Artist: Jonathan Meese
Venue: Museum der Moderne, Salzburg
Exhibition Title: Malermeese – Meesermaler
Curated by: Doris Mampe, Veit Ziegelmaier
Date: November 16 – March 9, 2014
Full gallery of images, press release and link available after the jump.
Images courtesy of Museum der Moderne, Salzburg
With MALERMEESE – MEESERMALER the Museum der Moderne Salzburg presents a comprehensive retrospective of the artist Jonathan Meese’s pictorial works. Meese, born in Tokyo in 1970, lives and works in Ahrensburg and Berlin. From 1995 to 1998 he studied at the University of Fine Arts in Hamburg under Franz Erhard Walther. He is currently among the most outstanding German artists of his generation. His original, distinctive visual language with its expressive force has also achieved a unique status in the international art scene. On the basis of exemplary works, the chronologically arranged show provides the first overview of the entire spectrum and development of Meese’s painting. Focus is hereby on the broadest and most important segment of his artistic work, which also includes sculptures, performances, installations, and works for the stage.
A grappling with the formal language of classical modernism can still be seen in Meese’s first oil paintings from 1992 to 1994. An increased involvement with painting came again beginning in 2000, after which Meese turned predominantly to performance and installations for several years. He then transferred the idea of the stage as a staged counter world, which is so fundamental to his work, to large-format “history paintings,” which display an intense occupation with characters and motifs from high and popular culture.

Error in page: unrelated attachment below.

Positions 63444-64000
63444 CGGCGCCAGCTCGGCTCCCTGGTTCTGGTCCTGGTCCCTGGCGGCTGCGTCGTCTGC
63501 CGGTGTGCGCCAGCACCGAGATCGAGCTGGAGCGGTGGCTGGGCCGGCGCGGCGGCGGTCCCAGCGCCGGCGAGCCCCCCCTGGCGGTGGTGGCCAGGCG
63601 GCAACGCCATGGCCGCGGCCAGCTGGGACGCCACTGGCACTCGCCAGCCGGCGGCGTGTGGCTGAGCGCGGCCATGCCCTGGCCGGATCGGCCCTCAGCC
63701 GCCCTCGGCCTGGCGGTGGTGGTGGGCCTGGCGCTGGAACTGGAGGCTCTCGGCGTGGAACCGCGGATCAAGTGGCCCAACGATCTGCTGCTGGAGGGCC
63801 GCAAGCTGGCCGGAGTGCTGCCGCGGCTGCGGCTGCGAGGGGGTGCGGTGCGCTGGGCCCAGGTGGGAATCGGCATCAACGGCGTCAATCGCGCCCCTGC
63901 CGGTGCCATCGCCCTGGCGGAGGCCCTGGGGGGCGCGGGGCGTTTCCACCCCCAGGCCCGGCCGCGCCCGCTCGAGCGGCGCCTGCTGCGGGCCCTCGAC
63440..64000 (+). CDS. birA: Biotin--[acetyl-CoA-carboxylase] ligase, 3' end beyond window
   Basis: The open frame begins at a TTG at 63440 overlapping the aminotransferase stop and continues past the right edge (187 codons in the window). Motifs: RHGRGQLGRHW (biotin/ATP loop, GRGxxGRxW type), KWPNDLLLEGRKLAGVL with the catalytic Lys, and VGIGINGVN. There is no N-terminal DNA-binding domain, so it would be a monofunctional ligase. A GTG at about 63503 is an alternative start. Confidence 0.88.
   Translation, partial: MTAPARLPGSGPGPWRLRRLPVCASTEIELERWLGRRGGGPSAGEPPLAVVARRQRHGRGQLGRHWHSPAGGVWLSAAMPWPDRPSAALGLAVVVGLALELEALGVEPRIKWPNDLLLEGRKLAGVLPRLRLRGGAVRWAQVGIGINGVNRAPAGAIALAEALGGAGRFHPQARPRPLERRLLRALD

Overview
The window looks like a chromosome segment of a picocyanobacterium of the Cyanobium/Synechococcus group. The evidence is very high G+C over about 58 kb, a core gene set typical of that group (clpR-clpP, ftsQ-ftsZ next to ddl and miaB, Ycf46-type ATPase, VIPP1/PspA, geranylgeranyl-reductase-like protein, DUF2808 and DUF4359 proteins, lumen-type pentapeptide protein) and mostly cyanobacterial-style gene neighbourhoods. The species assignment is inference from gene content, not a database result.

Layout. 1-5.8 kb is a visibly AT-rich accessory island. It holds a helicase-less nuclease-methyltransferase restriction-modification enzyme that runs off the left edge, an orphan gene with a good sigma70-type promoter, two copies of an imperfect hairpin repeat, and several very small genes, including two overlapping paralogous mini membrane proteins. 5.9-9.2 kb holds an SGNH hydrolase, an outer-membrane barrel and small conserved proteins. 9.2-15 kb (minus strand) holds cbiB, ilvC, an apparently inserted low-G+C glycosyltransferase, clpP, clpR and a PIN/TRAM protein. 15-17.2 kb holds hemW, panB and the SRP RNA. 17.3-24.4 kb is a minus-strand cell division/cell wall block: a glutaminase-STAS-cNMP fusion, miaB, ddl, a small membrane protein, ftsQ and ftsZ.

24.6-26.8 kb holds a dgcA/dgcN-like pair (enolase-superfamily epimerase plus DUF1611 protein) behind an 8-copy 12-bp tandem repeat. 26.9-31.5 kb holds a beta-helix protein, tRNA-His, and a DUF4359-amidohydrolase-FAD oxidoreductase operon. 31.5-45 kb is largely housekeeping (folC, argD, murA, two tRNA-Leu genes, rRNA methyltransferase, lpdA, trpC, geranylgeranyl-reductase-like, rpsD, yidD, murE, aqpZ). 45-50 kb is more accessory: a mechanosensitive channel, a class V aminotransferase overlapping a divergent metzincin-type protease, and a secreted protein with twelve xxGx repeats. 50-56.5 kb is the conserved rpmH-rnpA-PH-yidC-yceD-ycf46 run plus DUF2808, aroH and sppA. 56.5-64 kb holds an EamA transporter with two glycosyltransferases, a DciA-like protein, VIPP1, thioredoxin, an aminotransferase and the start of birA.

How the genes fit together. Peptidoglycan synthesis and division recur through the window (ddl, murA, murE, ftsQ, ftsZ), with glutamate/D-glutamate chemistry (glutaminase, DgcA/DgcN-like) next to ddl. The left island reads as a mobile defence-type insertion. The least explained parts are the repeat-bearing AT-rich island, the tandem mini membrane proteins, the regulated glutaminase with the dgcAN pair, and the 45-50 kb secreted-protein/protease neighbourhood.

Central aspects of his oeuvre are also the portrait and self-portrait genres. Meese enacts sophisticated role playing in his self-depictions. Here, he is searching for something mask-like and superficial rather than his own personal identity, which he varies in playful, imagined self-orbiting.
Meese’s work is shaped by an occupation with personalities from world history, with ancient myths and epics. The artist condenses these motifs together with motifs from popular culture to what is literally a “fantastical” whole. He thereby inexorably proclaims his utopian concept of a “dictatorship of art,” whereby a decisive element is the grappling with ostracized figures and symbols of German (contemporary) history. In his paintings, Meese deconstructs these figures and symbols, which in many cases are grotesquely overdrawn, to mere ornaments or in the mix with trash and toys leads them ad adsurdum. Through the systematic, inflationary use of these systems, which in the context of the depiction are delinked from their original message, the artist intends to neutralize them. Their inefficacy in the present should thus be reinforced. Meese is well aware of the fact that this also provokes public debate. However, for him, it is primarily about safeguarding the freedom of art, which should not subordinate itself to any social or political conventions.